“It would be great to hear more of that kind of music publicly in America. The education someone can get from listening [and] watching the whole show, as an American about China, is very illuminating,” she said.
One of the dances that particularly appealed to Ms. Schmidt was “Fairies of the Sea” which depicts the delicate dance of fairy maidens with long silk fans and soft blue skirts swirling to the rhythm of the cerulean waters. Ancient Chinese legends tell that they are only visible visible to the pure of heart.
On a different note, Ms. Schmidt expressed her regret that while people all over the world can watch Shen Yun, people in China cannot.
“It’s very tragic that the Chinese are not allowed to watch this in China. But that says a lot, doesn’t it, about how powerful and moving the music is and the whole performance,” said Ms. Schmidt, while also pointing out that it is equally valuable for Americans to find out about the repression of spiritual beliefs in China.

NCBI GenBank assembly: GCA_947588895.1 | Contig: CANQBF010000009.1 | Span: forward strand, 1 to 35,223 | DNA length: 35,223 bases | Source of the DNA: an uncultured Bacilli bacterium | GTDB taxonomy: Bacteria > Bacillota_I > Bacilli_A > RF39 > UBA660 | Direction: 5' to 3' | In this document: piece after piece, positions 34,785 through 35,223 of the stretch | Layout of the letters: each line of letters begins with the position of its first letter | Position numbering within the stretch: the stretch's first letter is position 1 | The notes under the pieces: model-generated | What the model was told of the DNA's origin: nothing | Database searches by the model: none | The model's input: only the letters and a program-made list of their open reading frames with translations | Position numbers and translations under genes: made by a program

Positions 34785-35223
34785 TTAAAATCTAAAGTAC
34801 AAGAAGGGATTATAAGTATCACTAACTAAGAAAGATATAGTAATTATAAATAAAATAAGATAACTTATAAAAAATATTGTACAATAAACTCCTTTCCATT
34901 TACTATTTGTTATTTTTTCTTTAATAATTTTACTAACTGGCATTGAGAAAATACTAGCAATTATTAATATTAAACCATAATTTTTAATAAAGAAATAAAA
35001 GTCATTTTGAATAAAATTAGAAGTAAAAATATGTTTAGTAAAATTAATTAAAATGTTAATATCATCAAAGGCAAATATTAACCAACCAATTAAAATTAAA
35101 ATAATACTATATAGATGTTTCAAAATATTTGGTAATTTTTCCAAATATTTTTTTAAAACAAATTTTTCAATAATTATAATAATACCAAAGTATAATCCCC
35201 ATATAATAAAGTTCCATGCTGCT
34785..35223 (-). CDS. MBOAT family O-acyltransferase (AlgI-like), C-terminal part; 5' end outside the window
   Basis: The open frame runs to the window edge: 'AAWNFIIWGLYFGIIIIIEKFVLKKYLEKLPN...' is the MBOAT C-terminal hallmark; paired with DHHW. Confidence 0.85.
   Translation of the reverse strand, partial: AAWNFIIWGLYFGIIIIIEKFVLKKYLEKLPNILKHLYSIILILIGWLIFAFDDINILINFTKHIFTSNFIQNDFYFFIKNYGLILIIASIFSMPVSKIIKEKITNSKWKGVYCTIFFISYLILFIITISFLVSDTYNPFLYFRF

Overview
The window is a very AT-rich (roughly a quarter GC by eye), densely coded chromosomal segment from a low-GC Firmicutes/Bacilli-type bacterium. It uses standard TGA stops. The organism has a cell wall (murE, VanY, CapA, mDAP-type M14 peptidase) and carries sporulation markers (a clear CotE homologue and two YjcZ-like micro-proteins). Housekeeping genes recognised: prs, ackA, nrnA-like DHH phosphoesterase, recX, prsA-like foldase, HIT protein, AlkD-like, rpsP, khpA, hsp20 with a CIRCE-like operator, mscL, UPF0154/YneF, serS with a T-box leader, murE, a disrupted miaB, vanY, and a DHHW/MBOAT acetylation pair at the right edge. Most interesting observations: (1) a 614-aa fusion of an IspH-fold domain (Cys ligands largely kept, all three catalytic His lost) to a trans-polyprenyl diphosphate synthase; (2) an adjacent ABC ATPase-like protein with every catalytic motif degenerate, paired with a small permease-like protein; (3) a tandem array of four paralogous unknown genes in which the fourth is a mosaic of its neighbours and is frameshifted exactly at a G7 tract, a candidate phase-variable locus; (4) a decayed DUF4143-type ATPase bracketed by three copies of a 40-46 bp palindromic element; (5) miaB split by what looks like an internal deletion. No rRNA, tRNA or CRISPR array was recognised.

She ended on a hopeful note, and a thought that this thought must be at the forefront for all Shen Yun performers—the wish to one day perform in mainland China.
“Wouldn’t that be a great day for the Chinese people and for everyone?” said Ms. Schmidt.
Reporting by Da Ji Yuan and Kati Vereshaka
New York-based Shen Yun Performing Arts has four touring companies that perform simultaneously around the world. For more information, visit Shen Yun Performing Arts.
Epoch Times considers Shen Yun Performing Arts the significant cultural event of our time. We have proudly covered audience reactions since Shen Yun’s inception in 2006.